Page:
Epilepsy is a common neurological condition and up to 3% of people will experience seizures at some time in their lives. Epilepsy is a complex condition with many different causes and seizures can take many different forms. Epilepsy can be treated with antiepileptic drugs and may have to be taken for life. The ultimate goal of treatment is to maximise quality of life by eliminating seizures at drug doses that do not cause side effects. However, for many patients there is a necessary trade-off between effective seizure control and side effects, which can diminish quality of life.

Over the past 20 years, a number of new drugs have become available for the treatment of epilepsy. These new drugs have been approved for NHS use on the basis of information from short term trials. These trials do not provide information about the longer term outcomes which inform decisions made by doctors and patients, nor do they provide any useful health economic data.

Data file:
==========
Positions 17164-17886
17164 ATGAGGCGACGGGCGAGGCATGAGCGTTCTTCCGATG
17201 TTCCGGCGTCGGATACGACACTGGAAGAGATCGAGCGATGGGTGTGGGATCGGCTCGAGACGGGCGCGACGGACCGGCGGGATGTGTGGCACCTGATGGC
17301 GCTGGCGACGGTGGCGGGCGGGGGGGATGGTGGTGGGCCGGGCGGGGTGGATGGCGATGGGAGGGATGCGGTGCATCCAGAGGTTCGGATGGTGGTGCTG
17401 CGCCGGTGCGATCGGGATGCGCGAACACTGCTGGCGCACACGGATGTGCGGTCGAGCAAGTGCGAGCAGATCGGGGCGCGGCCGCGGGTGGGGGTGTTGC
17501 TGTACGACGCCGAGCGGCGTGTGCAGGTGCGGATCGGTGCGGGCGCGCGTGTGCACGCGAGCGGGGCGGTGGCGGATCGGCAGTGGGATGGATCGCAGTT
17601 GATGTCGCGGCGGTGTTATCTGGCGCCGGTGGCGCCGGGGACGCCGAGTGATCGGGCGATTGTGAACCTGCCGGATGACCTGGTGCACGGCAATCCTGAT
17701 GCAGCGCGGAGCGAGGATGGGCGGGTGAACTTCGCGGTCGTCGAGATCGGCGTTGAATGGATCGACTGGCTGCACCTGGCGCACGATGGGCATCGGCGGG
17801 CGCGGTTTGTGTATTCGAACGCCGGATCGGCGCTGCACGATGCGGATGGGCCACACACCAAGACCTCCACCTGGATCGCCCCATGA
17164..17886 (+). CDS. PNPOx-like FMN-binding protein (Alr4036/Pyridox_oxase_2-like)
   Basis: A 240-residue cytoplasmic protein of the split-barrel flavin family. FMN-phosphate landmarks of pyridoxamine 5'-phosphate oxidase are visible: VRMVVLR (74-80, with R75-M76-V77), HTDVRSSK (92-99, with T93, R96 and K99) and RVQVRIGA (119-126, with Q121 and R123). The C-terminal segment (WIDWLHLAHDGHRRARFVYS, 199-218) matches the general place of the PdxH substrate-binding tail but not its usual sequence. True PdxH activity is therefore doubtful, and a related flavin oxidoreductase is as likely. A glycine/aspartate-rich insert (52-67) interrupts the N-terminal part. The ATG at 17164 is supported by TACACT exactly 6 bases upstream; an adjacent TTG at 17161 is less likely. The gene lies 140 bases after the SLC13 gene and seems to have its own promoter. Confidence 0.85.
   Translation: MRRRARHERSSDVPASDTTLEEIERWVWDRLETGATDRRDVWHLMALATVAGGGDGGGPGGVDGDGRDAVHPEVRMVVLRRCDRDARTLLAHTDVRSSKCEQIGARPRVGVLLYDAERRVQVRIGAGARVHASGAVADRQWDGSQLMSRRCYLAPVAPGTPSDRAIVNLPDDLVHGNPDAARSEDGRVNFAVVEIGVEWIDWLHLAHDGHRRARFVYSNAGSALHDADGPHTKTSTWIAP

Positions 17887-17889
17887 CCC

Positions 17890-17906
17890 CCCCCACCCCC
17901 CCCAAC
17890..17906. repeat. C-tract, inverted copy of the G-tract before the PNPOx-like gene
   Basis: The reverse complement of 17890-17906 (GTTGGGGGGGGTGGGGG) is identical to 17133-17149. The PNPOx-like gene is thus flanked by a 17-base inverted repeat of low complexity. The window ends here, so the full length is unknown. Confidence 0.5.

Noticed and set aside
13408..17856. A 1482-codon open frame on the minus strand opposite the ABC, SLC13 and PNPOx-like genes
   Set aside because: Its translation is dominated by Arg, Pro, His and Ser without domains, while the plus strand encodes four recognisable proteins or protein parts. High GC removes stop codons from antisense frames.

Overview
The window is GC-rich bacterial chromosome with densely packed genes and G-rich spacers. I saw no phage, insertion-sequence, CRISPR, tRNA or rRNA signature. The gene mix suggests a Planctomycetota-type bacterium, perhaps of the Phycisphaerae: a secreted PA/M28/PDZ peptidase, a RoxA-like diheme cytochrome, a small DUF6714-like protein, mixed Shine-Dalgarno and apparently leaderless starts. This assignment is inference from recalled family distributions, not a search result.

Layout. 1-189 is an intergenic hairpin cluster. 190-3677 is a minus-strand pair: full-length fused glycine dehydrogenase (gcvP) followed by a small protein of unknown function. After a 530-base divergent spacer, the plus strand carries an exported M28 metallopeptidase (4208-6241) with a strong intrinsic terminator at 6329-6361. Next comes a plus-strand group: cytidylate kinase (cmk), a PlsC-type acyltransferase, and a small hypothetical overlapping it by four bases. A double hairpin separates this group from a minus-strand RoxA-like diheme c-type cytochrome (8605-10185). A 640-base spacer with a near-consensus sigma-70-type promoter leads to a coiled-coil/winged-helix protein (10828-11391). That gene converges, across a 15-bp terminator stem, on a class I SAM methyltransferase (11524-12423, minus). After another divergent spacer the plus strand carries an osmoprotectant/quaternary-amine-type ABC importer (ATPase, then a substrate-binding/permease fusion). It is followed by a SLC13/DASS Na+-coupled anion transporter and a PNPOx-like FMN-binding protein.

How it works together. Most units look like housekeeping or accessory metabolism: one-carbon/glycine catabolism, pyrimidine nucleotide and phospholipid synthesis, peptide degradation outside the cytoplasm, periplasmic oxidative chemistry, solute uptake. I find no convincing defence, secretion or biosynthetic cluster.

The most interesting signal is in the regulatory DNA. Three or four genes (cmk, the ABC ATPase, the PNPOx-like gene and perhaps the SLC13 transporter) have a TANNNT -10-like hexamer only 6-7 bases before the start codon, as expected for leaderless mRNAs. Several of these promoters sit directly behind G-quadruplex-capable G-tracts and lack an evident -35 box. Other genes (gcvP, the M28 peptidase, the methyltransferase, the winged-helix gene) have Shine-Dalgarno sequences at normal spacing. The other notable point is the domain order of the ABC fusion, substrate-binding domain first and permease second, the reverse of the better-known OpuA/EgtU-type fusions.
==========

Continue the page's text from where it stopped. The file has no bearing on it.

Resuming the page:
A clinical trial called SANAD-I began in 1999 and compared the effectiveness and cost effectiveness of standard and new treatments that were available at that time. SANAD-I identified lamotrigine (a new drug) as an effective and cost-effective first-line treatment for patients with a focal epilepsy, and confirmed that valproate (a standard treatment) should remain a first-line drug for patients with a generalised epilepsy or seizures that clinicians find difficult to classify. Since SANAD-I, a number of newer treatments have become available, the most promising of which are levetiracetam and zonisamide.

SANADII will compare the effectiveness and cost-effectiveness of the drugs named above and examine quality of life in patients with newly diagnosed epilepsy (trial protocol). 

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